1. Focus on hiring and developing internal resources to deliver the ‘core’ skills needed for organisational success. Develop the required key skills and institutional knowledge by focusing them on the highest importance projects and activities. An understanding of what it takes to deliver successful projects for the business will create more rewarding roles and improved career development opportunities for staff, thereby reducing turnover. We have seen companies hire the ‘best and brightest’ only to have them work on system maintenance projects while the ‘change the game’ business enabling work is handed over to a third-party contractor or system integration firm. This not only is costly, but exposes the company to significant operating, knowledge, and intellectual property risks.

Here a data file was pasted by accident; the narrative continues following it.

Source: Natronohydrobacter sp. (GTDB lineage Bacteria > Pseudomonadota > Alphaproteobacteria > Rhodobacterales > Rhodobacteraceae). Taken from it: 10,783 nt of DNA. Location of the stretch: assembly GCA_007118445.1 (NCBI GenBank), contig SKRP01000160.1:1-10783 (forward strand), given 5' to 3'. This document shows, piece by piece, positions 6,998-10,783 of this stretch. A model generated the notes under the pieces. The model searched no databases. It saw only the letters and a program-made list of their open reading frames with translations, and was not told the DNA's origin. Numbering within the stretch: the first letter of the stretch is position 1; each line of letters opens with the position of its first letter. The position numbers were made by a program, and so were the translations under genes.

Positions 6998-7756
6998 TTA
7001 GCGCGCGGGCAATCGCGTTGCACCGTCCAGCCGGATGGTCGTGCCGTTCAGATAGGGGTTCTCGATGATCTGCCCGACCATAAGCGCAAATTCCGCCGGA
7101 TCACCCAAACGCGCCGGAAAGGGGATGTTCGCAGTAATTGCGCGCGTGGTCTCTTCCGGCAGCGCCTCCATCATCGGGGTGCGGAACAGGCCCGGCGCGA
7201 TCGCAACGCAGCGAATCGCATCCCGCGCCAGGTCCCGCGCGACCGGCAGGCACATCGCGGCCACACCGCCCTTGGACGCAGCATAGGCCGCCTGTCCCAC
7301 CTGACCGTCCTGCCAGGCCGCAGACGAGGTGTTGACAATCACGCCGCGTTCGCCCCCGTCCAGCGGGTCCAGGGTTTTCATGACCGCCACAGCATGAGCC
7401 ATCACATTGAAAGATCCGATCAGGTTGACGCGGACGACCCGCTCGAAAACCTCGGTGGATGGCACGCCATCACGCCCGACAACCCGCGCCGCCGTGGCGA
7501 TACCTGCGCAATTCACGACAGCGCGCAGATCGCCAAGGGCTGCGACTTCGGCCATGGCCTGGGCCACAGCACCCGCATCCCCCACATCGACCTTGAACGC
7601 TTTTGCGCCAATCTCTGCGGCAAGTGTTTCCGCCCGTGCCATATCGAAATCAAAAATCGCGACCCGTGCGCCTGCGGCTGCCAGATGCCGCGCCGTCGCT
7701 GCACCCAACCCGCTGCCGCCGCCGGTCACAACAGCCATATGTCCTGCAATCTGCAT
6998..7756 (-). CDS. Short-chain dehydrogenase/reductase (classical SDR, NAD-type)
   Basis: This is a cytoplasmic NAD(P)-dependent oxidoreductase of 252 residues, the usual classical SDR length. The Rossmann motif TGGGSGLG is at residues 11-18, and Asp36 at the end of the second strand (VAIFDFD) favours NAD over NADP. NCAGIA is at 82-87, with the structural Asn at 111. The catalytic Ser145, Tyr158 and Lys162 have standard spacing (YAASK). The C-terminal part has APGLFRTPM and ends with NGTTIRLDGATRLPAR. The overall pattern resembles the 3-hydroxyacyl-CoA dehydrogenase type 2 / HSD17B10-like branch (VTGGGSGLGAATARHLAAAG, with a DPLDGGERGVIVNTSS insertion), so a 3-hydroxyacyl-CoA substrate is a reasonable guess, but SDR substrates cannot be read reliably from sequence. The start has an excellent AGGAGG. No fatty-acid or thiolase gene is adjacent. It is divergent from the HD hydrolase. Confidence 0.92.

2. Extend your resource sourcing model to adequately leverage contingent workers and third parties. Expanding the pool of resources available as well as bringing new market insights and capabilities into the organisation will increase flexibility and help control costs. These resources should be used to deliver standard, non-differentiated services or provide short-term specialised advice if needed to minimise risk and to optimise value. Many companies, realising that it is impossible to do everything themselves, gain value from the flexibility and variable cost structure an extended enterprise resource model provides. However, getting the mix right is not as simple as ‘putting 100 bodies in India’ and requires planning to determine the optimal resource mix.